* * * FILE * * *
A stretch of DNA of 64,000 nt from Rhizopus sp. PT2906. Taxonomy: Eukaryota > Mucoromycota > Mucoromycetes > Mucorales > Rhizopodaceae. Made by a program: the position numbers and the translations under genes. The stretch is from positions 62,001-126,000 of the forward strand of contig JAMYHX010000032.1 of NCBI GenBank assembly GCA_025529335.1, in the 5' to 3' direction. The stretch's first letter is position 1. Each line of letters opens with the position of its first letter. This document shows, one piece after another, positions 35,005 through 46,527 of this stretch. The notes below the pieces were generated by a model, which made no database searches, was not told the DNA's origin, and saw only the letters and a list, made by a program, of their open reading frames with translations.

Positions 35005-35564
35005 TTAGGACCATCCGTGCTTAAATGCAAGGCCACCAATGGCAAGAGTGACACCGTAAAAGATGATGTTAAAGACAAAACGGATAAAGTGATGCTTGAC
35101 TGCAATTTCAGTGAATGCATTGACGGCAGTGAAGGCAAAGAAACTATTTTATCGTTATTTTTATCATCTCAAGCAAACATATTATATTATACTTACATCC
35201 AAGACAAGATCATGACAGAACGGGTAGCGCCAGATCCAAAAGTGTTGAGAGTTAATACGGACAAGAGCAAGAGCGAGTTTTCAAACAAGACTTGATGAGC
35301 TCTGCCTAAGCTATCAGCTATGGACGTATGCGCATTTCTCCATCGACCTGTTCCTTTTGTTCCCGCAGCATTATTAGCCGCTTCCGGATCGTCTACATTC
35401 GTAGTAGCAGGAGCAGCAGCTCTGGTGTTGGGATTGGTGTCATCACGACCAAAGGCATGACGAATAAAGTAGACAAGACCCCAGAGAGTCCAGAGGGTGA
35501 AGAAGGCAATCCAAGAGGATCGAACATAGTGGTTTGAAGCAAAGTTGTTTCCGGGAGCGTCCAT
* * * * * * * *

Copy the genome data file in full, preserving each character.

A stretch of DNA of 64,000 nt from Rhizopus sp. PT2906. Taxonomy: Eukaryota > Mucoromycota > Mucoromycetes > Mucorales > Rhizopodaceae. Made by a program: the position numbers and the translations under genes. The stretch is from positions 62,001-126,000 of the forward strand of contig JAMYHX010000032.1 of NCBI GenBank assembly GCA_025529335.1, in the 5' to 3' direction. The stretch's first letter is position 1. Each line of letters opens with the position of its first letter. This document shows, one piece after another, positions 35,005 through 46,527 of this stretch. The notes below the pieces were generated by a model, which made no database searches, was not told the DNA's origin, and saw only the letters and a list, made by a program, of their open reading frames with translations.

Positions 35005-35564
35005 TTAGGACCATCCGTGCTTAAATGCAAGGCCACCAATGGCAAGAGTGACACCGTAAAAGATGATGTTAAAGACAAAACGGATAAAGTGATGCTTGAC
35101 TGCAATTTCAGTGAATGCATTGACGGCAGTGAAGGCAAAGAAACTATTTTATCGTTATTTTTATCATCTCAAGCAAACATATTATATTATACTTACATCC
35201 AAGACAAGATCATGACAGAACGGGTAGCGCCAGATCCAAAAGTGTTGAGAGTTAATACGGACAAGAGCAAGAGCGAGTTTTCAAACAAGACTTGATGAGC
35301 TCTGCCTAAGCTATCAGCTATGGACGTATGCGCATTTCTCCATCGACCTGTTCCTTTTGTTCCCGCAGCATTATTAGCCGCTTCCGGATCGTCTACATTC
35401 GTAGTAGCAGGAGCAGCAGCTCTGGTGTTGGGATTGGTGTCATCACGACCAAAGGCATGACGAATAAAGTAGACAAGACCCCAGAGAGTCCAGAGGGTGA
35501 AGAAGGCAATCCAAGAGGATCGAACATAGTGGTTTGAAGCAAAGTTGTTTCCGGGAGCGTCCAT